If you can't get it on-demand yet, chances are that you won't have to wait too much longer. Goods and services, from meals to maids, are now readily available through the app store. But as these companies compete to be more convenient than the last guy, they inch closer and closer to offering things you wouldn't normally turn to a stranger for - or at least you wouldn't have five years ago. Just last week, a service called Boomerlaunched, which allows you to order a dermatologist to your home to provide botox treatment. Soothe, another recently launched service, sends a masseuse to your door, table and sheet in hand. They are convenient, sure, but how do these companies guarantee safety within their fleet of on-demand employees, especially as they enter your home? Scratching your head? Me too.
Check out the website of almost any on-demand service and you will see some combination of the words "vetted," "background checked," "certified," "licensed," or "insured." But what does that really mean and can we really trust that the shared economy will stay safe? I decided to talk to someone who works in perhaps the most sensitive space, on-demand childcare. Sara Schaer founded Kango last year because, as a working parent herself, she saw the challenge of getting kids to school, camps and other activities. Sending her kids alone in an Uber was not an option. Schaer explains the start of her company as more of a personal necessity than an entrepreneurial eureka moment:
"There was no time-efficient way to find drivers or sitters I could trust so we started a collaborative app that allowed parents to help each other out with carpools, childcare or playdates." The company was not meant to be an "Uber for kids," which highlights the first major lesson entrepreneurs can learn about entering highly regulated spaces. Make sure you understand everything about the service you are providing or product you are selling. This may seem like simple advice, but far too often founders get stuck on "a good idea" that they have no personal relationship to.
When Schaer's community carpool app was a success, the team decided to pilot their Rides and Care service. After researching permits for Transportation Network Companies (TNC's) like Uber and Lyft, Kango tried to apply for a permit specific to driving unaccompanied minors.
Even though Kango was the third (after Shuddle and HopSkipDrive) to begin operating in the space, they were told by the regulators that they were actually the first TNC to apply for a license specifically to drive unaccompanied children. Kango then had to put itself on hold as the TNC permit application was updated for companies that provided underaged rides and care. A couple of takeaways:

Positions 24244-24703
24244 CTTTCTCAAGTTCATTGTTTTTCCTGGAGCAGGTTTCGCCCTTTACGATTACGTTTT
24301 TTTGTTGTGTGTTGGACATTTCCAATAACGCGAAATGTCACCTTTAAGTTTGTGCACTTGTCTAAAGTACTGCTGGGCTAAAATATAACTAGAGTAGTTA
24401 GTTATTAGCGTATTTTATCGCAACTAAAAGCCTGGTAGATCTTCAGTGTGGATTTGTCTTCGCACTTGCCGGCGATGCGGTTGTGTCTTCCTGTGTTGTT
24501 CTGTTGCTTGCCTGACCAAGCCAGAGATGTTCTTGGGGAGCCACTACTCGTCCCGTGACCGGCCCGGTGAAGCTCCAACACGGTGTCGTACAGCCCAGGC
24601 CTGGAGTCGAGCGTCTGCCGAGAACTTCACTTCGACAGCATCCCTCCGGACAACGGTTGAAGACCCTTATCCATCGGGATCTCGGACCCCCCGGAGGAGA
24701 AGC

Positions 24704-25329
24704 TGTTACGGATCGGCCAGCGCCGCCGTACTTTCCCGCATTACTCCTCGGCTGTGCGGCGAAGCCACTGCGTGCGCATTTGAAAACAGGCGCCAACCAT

#1 Don't solely rely on your competitors to guide you when it comes to legal regulation - do your due diligence and take the time to research. Had Kango just looked to its competitors, the company would have risked major legal issues down the road - not to mention compromised customer trust.
#2 Regulations are adapting in response to these new sets of on-demand startups, not ahead of them. This means that entrepreneurs must be able to adjust their company policies extremely fast. To stay ahead of them, Kango partakes in "ongoing safety-related steps, including (but not restricted to) periodic background checks and vehicle inspections, as well as monitoring of driving records."
You may decide to go above and beyond what customers expect - and it would be wise. Kango, for example, prides itself on allowing parents and families to interview drivers beforehand, request certain preferred drivers, or accompany their child on an initial "ride-along." And while it might seem like more work than reward to run so proactively, Kango's steady success expanding from the city of San Francisco to the Bay Area and beyond suggests something else. Extra layers of self-regulation, especially when it comes to companies that rely on an immense amount of customer trust, might actually be the edge that ends up separating the winners from the losers.